The Hub AU learner a shining star in the nursing community

AU learner a shining star in the nursing community

Athabasca University (AU) learner Melissa Stevenson was the October 2020 featured nurse of the Indigenous Nurses Association of Canada Nominate a Nurse or Midwife Campaign and is nearing completion of her Master of Nursing degree.

Melissa Stevenson Headshot
Melissa Stevenson

Her first spirit name is Bright Shining Star, which perfectly encompasses the impact she has on the nursing community and reclaiming her Indigenous identity.

Stevenson is a registered nurse and Waashkeshuyaan unit co-ordinator at Toronto’s Anishnawbe Health—an Indigenous organization that uses Traditional Healing methods within a multi-disciplinary health-care model. She has worked in health care for over 16 years, the last 10 as a registered nurse in Treaty 13 lands.

Beginning her studies with AU in 2017, Melissa has been working towards earning her Master of Nursing (MN). She is nearing completion of her thesis entitled “Anishnaabek naanadagin: Examining the role of a traditional healer within an intradisciplinary model of diabetes care.”

Stevenson explained that Anishnaabek naanadagin means “to help the people,” which relates to how her thesis looks at how traditional healing can help the community with their on-going diabetes care. Working tirelessly to balance her family and work during a pandemic, she hopes to defend her thesis and earn her MN by the end of 2021.

“They always say, especially with a thesis, you want to find something that you want to ask a few more questions about. This was a great opportunity for me to meet with clients and ask them about what they thought their role was and also, for me to work with the traditional healers and ask them about their thoughts of how that all comes together.”

– Melissa Stevenson, AU learner and registered nurse

Discovering her roots

A love mix of medicines Melissa uses within care
A love mix of medicines Melissa uses within care.

Raised in Newfoundland, away from her family and her cultural roots in Manitoba, Stevenson has committed her career to being an advocate for Indigenous health.

“I reclaimed our teachings and integrate them back into health. About a year and a half into my program, I was gifted a sweat lodge ceremony. I started running sweat lodges for our community here at Anishnawbe Health. I was gifted a pipe and given an opportunity to pray with the community in that capacity,” she said.

“In seven years of working on how to integrate traditional ways of knowing into my practice, I was gifted ceremony which gave me the opportunity to give back to my community. I was given the opportunity to reclaim parts of who we were always meant to be and re-integrate our teachings into our everyday life.”

“I reclaimed our teachings and integrate them back into health. About a year and a half into my program, I was gifted a Sweat Lodge ceremony. I started running Sweat Lodges for our community here at Anishnawbe Health. ”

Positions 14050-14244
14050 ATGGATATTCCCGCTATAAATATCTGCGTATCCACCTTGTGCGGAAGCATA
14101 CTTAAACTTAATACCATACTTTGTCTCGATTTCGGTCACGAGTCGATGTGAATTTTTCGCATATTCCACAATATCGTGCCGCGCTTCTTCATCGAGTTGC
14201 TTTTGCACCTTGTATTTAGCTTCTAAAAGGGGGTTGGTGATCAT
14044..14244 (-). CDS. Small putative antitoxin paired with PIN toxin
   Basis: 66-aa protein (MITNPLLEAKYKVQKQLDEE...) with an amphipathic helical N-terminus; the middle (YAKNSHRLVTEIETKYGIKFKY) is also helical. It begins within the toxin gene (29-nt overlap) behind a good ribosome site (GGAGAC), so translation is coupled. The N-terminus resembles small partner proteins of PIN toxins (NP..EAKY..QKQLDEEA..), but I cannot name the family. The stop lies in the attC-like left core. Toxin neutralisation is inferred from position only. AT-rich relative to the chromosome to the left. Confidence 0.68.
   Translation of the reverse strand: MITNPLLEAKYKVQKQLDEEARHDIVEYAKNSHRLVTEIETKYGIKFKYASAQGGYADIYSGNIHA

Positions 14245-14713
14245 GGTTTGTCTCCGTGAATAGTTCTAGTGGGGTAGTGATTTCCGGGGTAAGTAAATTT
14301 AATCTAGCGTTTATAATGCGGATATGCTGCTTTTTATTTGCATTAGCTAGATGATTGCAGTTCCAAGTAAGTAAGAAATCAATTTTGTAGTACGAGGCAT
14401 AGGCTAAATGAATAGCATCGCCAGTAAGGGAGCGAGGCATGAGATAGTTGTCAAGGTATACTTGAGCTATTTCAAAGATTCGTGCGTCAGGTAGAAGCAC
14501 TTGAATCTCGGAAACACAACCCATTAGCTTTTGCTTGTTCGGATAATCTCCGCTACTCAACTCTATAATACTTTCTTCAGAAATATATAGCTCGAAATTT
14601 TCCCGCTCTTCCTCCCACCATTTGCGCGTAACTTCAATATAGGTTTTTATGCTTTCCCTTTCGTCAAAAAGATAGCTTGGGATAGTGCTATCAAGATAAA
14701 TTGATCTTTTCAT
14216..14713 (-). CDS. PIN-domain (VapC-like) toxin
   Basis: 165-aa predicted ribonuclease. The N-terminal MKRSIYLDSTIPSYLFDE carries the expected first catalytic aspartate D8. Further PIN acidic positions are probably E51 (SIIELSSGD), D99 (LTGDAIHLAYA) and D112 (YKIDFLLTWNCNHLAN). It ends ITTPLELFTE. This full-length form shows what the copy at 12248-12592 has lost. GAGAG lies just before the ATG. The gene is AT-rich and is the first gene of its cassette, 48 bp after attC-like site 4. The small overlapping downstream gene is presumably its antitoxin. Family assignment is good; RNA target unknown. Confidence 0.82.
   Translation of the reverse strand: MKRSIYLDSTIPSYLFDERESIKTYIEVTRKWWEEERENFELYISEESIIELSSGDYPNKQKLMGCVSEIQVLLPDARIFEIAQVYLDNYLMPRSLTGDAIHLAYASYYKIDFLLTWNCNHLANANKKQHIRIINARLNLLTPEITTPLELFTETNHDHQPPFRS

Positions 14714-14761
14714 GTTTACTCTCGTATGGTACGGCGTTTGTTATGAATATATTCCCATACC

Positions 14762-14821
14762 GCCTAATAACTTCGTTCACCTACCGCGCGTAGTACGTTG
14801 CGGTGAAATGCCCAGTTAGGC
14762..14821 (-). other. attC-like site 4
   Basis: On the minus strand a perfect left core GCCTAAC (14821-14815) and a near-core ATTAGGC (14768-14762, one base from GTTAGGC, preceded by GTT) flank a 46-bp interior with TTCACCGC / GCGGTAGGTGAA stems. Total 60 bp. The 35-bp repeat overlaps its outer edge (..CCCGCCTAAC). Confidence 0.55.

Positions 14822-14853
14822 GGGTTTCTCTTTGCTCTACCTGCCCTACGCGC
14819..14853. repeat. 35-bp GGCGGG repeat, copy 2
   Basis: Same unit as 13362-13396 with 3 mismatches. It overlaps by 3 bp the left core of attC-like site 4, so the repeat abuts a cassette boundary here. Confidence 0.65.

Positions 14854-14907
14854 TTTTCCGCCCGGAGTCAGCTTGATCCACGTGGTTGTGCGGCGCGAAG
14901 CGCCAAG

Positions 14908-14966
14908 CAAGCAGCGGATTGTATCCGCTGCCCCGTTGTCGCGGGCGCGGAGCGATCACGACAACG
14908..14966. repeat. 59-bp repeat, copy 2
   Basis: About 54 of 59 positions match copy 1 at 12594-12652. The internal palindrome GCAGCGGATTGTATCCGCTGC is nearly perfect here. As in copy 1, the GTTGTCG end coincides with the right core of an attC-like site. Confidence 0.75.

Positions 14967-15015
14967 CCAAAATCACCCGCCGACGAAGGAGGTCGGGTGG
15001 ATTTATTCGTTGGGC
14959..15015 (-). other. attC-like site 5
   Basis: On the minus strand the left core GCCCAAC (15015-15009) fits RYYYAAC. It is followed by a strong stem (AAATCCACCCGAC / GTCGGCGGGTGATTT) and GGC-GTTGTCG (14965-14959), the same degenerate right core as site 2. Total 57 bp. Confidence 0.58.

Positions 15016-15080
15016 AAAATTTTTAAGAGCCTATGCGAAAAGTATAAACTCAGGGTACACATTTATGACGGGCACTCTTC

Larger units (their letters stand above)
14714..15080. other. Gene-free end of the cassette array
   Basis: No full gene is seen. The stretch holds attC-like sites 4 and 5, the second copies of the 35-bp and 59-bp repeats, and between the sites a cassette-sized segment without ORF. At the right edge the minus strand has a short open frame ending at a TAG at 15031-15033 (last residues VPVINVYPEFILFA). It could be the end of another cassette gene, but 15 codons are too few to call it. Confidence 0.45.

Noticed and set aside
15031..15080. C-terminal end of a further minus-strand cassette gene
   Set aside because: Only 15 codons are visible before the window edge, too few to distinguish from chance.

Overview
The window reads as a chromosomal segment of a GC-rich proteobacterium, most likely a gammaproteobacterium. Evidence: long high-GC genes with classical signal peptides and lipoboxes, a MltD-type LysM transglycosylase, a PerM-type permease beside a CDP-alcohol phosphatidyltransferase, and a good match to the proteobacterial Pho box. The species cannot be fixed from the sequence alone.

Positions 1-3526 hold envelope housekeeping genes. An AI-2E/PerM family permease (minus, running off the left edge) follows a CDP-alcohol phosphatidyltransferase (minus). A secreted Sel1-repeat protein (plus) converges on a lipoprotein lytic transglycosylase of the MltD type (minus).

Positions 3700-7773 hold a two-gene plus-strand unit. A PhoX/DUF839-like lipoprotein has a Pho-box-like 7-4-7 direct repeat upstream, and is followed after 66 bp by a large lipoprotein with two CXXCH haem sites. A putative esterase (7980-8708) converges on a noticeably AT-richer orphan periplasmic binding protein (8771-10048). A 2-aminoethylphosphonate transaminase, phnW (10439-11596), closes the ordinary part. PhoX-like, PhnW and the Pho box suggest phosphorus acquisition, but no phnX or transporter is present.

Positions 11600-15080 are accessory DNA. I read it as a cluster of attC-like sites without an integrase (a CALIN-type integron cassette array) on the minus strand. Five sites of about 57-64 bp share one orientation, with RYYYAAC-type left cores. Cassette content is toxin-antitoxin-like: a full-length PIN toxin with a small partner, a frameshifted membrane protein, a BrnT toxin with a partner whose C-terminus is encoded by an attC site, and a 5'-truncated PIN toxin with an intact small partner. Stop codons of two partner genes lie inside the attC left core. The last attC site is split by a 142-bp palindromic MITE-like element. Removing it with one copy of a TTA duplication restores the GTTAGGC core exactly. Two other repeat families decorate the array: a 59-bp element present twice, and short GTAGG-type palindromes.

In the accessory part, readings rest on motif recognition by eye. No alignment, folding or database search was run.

– Melissa Stevenson

She has put considerable effort into learning about her Indigenous culture and has gone on a spiritual journey with Traditional Healers and into Sweat Lodges, which helped confirm her research and expanded her understanding of her people and history.

“A big part of my story is that I grew up off reserve my entire life, away from family and culture,” Stevenson said. “I grew up in Newfoundland, but when I got older and moved out on my own, I moved to Toronto. I found this organization that served the Indigenous community and got to re-learn culture from Healers there. It was almost like I was given the opportunity to reclaim these teachings and my culture. And share it with my kids.”

Finding a balance

When asked how she balances being a mother, a registered nurse and working on her master’s degree, Stevenson had some wonderful insights.

“Three things: community, family and self. I’m a mother and mothers put ourselves last all the time. I don’t know if I’d call it balance, but I get it done in the way that I get it done. It’s really about navigating,” she said.


“That’s what I appreciate about AU, with it being an online school and being considerate about how different things can come up in life. Life is life and you can’t change that. I want to do this and pursue this education and it’s worked well to allow me to work and provide for my family, and balance family and schoolwork. I wouldn’t have been able to do it any other way”

– Melissa Stevenson

Understanding her spirit names

And, while Stevenson has proven to be a shining star in many facets of her life and career, she admits that she hasn’t always understood why that spirit name was given to her.  She didn’t understand the connection to the name and her spirit.

“I remember I went to another healer and when he reaffirmed that my name was Bright Shining Star, I said that I don’t get it. I don’t understand this name. And so he told me there was second name for me: Red Thunderbird, which I understood,” she said.

“My work at Athabasca University has helped me understand what that other name meant. The name Bright Shining Star, I get now.”

– Melissa Stevenson